John Legend has been one of, if not my favorite artist of my adult life. From the start of my freshman year, he has featured dozens of songs that capture the essence of love, passion and happiness. There has been perhaps no one better in this generation, especially given the tendency for most other artists to focus on the more banal needs of life. At the end of last year, or the beginning of this, I can’t remember; John Legend released Love Me Now. At first, the song seemed to rub me the wrong way. Don’t get me wrong, its composition is beautiful, but something in the message seemed off to me. Recently, I’ve had the occasion to listen to the song under my new perspective of Me.Now. The title of the song and the mantra of the Me.Now.Movement are directly compatible to one another; and the message is resounding in an alternative fashion. That’s the beauty of music. The notes and lyrics don’t change, but in time, as our perspective changes, the message evolves within our own minds.
Here’s what I didn’t like about it when I first heard it:
I was raised Catholic and retain that identity to this day. Being Catholic, and married myself, the idea that he wasn’t sure if his wife (I’m assuming he wrote this song about Chrissy Teigan, especially since she features in the video) wasn’t assuredly going to be in his life forever. He talks about not knowing who is going to kiss her when he’s gone. Why would you question that? Do what you have to do to stay with your wife! It’s clear that you love your wife at the moment, so why would you envision the moment when she might be gone? He then goes on to explain that he doesn’t want to think about it, and that he just wishes for love right now. Again, the immediate gratification that pervades our culture from all angles infringed upon my perspective. Why would he be solely focused on right now? You have to plan your life for the long-term, and to do that, the best course of action is conservative growth, or so I thought.
Love isn’t money. We shouldn’t approach it the same way. He’s not saying he’s going to leave her or that she’s going to leave him. He’s saying he doesn’t want to think about it.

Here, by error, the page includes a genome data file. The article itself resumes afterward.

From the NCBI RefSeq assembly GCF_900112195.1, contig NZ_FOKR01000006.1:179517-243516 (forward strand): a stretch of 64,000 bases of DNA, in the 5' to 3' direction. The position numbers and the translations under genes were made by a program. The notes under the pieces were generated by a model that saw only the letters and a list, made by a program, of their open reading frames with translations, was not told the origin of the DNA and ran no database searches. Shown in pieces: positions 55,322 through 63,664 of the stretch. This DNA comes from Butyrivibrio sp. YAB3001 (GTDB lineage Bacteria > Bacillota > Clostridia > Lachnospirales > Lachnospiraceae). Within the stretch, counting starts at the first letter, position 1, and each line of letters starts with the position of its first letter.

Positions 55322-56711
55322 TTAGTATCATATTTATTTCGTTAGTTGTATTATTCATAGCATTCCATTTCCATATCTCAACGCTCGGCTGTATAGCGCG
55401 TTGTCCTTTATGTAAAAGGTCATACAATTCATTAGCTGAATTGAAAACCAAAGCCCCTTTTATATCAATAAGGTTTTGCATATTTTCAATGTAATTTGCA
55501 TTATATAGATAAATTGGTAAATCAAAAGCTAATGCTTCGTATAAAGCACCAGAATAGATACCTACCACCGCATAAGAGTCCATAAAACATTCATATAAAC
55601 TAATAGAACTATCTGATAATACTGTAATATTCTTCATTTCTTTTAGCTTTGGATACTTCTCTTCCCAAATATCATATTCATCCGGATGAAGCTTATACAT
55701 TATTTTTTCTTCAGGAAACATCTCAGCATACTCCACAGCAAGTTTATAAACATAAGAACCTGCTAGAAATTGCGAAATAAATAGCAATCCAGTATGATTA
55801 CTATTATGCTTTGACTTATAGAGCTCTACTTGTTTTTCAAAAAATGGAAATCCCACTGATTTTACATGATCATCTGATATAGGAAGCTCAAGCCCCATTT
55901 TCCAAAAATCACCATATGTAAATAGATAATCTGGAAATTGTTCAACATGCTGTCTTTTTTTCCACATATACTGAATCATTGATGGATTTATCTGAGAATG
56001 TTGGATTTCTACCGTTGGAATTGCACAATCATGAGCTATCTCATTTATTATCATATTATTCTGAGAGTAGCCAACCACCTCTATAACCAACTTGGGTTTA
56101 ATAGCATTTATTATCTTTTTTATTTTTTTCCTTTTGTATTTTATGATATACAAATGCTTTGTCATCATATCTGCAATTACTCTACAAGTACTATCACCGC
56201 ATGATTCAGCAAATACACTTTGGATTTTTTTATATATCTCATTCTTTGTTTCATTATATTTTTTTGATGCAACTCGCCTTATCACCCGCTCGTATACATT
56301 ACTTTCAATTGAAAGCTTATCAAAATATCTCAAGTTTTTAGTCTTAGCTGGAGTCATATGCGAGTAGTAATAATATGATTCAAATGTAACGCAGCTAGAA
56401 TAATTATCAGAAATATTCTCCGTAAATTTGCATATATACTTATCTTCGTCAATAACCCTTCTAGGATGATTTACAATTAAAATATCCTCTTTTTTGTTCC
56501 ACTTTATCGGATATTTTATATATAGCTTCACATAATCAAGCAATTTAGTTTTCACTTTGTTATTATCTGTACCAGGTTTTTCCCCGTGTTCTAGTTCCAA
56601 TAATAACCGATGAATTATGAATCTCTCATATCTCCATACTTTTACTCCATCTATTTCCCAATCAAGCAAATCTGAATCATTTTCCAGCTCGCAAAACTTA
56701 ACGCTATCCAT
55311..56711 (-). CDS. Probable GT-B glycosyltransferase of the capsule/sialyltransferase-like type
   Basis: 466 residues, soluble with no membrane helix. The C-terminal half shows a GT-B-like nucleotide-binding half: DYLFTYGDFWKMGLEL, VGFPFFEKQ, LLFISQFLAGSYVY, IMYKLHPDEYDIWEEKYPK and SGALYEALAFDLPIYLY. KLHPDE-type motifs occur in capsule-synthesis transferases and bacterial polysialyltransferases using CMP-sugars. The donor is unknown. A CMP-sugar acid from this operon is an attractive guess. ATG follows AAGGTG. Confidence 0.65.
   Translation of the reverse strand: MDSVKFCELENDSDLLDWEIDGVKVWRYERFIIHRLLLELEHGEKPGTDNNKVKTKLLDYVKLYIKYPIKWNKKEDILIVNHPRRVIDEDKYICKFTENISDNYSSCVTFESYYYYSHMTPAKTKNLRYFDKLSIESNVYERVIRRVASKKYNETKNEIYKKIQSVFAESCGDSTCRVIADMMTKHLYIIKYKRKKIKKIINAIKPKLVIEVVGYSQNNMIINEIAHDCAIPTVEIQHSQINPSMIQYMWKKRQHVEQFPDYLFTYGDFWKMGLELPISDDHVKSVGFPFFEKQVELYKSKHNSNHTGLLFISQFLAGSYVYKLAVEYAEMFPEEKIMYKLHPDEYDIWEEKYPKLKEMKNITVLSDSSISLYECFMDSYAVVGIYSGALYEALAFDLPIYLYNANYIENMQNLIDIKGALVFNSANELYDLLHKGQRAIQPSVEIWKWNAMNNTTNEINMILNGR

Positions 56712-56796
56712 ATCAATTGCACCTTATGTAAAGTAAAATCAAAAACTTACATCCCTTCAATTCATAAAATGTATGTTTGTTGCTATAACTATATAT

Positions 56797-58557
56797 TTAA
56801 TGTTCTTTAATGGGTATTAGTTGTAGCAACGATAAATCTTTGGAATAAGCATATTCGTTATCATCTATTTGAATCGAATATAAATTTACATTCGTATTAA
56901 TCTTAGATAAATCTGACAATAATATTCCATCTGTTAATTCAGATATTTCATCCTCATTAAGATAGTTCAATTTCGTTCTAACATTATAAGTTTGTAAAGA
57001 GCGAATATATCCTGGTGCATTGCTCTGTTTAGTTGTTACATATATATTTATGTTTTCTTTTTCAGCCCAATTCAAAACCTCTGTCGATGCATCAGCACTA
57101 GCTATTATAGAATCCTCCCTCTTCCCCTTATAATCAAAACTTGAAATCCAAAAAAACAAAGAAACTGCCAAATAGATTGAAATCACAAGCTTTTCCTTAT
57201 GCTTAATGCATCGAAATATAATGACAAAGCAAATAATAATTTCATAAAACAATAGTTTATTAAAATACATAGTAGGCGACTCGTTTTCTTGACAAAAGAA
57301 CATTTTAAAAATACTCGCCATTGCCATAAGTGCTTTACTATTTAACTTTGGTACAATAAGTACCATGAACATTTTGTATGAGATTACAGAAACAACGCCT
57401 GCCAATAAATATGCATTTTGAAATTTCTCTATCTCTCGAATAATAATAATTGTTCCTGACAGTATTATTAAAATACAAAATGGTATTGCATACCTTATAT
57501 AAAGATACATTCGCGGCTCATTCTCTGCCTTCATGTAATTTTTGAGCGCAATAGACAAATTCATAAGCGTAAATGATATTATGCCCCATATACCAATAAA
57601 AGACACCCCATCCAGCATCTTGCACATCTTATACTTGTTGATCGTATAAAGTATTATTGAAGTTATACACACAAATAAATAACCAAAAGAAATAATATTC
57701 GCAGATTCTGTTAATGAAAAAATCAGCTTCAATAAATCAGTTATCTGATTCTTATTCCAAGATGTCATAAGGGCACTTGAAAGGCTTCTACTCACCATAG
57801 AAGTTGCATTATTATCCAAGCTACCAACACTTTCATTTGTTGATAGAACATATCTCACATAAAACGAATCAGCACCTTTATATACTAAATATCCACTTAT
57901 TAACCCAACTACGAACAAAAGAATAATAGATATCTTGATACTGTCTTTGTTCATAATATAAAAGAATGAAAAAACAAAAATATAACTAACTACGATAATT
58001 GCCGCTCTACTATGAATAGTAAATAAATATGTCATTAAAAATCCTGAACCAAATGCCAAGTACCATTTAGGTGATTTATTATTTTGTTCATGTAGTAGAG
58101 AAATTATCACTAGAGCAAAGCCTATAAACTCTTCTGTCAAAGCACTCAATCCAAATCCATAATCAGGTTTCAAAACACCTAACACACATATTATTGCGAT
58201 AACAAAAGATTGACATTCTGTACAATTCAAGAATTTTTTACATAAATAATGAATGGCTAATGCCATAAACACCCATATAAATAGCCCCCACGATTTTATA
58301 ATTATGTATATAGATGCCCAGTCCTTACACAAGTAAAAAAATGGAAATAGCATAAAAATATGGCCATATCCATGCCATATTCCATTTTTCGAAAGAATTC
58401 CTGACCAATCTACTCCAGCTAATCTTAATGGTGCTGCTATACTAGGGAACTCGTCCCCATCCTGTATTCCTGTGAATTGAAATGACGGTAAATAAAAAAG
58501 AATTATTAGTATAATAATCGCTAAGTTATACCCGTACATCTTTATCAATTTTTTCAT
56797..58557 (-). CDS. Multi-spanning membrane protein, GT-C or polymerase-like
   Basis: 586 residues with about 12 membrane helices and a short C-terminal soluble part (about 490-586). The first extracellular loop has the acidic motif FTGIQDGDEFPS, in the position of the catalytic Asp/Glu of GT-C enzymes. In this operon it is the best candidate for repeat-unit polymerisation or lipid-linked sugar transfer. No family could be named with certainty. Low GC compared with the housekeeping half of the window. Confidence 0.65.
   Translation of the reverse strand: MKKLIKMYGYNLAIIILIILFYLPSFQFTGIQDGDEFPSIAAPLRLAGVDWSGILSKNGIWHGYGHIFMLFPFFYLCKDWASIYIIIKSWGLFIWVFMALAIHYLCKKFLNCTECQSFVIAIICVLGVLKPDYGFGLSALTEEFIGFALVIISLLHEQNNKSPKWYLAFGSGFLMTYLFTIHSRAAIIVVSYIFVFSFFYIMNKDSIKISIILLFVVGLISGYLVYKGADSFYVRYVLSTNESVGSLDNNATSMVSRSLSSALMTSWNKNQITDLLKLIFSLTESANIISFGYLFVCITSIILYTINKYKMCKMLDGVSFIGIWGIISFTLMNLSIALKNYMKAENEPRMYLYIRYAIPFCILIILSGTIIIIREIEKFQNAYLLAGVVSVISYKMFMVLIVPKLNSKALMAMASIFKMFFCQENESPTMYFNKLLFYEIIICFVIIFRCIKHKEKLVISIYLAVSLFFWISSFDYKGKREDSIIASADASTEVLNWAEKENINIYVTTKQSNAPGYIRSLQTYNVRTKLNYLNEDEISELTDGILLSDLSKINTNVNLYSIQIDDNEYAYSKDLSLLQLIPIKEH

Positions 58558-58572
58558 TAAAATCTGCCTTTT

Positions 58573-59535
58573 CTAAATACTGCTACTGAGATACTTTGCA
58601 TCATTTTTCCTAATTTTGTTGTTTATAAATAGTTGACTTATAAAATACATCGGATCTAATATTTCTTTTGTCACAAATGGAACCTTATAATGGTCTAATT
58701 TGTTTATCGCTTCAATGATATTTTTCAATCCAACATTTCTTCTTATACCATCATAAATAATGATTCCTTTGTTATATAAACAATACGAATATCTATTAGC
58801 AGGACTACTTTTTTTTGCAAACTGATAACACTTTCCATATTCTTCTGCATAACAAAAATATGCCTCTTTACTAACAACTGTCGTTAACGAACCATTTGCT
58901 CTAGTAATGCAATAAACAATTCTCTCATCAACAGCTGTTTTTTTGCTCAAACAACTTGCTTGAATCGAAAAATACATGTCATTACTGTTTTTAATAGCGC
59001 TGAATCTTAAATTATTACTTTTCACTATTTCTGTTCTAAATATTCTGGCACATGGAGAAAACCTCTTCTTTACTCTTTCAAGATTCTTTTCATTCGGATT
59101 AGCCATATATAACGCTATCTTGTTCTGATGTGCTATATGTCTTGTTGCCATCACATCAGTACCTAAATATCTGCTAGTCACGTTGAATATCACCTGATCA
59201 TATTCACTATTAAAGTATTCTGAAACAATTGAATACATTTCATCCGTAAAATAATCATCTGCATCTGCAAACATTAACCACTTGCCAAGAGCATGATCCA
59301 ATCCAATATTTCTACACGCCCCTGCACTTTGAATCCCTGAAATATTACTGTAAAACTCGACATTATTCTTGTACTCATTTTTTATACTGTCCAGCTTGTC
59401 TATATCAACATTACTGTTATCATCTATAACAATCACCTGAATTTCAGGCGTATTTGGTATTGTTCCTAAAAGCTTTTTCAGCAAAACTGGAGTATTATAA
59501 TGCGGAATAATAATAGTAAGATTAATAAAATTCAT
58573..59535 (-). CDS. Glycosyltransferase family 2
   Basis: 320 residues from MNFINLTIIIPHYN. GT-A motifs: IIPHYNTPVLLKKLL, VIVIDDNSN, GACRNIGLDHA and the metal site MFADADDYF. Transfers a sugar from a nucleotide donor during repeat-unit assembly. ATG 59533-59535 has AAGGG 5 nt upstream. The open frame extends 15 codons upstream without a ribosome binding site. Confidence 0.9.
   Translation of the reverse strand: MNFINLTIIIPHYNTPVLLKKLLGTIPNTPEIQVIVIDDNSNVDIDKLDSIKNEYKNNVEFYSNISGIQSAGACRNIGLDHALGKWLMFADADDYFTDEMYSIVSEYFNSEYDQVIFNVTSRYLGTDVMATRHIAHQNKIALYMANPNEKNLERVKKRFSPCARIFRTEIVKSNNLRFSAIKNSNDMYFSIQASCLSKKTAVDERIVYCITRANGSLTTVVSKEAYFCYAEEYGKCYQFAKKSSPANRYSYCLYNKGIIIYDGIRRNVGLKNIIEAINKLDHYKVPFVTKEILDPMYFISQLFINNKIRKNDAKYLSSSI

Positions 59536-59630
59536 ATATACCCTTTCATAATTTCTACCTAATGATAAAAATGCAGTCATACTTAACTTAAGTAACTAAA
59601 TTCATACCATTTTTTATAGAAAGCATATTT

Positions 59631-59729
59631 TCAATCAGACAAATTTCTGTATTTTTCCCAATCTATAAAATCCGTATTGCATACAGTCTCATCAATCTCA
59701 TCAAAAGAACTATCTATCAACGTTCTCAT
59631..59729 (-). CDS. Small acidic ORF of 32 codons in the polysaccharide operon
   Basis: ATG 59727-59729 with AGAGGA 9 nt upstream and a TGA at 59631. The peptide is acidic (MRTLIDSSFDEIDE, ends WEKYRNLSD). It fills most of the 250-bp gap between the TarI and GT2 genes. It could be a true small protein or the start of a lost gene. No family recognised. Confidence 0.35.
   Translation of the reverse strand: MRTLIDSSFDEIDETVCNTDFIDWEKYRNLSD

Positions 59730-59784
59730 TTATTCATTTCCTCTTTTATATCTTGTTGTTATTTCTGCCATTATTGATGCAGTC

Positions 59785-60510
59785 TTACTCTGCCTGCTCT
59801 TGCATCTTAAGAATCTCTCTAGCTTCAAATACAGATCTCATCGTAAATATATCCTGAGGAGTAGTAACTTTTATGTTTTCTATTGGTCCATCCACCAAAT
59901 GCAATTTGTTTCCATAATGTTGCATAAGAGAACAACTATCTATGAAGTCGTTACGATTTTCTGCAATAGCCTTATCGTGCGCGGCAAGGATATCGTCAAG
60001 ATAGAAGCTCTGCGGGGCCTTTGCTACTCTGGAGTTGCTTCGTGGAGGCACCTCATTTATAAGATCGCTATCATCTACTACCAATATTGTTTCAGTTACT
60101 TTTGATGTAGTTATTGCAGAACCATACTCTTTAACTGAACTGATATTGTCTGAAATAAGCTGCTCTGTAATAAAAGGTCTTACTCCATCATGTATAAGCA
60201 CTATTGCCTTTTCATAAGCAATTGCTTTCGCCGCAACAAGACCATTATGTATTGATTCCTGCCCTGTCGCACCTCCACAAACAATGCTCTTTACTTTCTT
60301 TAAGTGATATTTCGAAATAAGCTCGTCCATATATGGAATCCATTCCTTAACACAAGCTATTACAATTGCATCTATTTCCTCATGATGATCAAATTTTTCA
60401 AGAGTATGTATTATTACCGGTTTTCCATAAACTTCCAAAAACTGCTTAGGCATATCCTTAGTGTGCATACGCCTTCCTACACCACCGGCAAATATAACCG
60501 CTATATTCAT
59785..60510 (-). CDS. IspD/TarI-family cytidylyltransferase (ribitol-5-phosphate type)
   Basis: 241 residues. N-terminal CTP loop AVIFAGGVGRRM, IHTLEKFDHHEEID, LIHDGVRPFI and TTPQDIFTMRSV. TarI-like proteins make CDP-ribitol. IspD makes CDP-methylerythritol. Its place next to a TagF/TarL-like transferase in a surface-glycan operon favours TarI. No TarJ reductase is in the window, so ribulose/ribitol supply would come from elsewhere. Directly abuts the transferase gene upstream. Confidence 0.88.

Here’s how the message changed for me under the context of the Me.Now.Movement:
If the listener focuses on the “I don’t want to think about it. I just want to love you now,” portion of the chorus; if we admit we don’t know whats in the stars, but that we know what’s in our hearts, we can begin to separate our strategy of long-term financial growth from the urgency and immediacy with which we must live our lives. John Legend isn’t saying his wife is going to leave him. He’s not implying I should be thinking about my wife leaving me. He’s urging me, reminding himself, that what’s important is abandoning the future plan that we might live for Right Now. What a powerful idea! We mustn’t think about how the years will go down. It will be alright. And has he follows, let’s make the most of every moment, tonight!
If we’re lucky, we’ll find someone who mirrors our hearts. If we’re attentive to that symmetry, we’ll maintain that love. The relationship is built on blocks, day by day. Love is conducted like electricity. It’s there when we energize ourselves in the moment. When we cut that circuit, it still has the capacity to conduct energy, but we won’t be able to see it or feel it. John Legend has the right side of the coin showing here. I’m hoping I can bare that in mind more frequently.
John Legend, and his work, has long been a source of relaxation, contemplation and happiness for me. I’m glad I revisited this particular song with the idea of happiness and presence in the now on my heart. This most recent revelation is just another in a long string of recent thoughts that help me magnify my focus and gain new appreciation for What Happiness Means to Me.
Yours in the Pursuit of Happiness,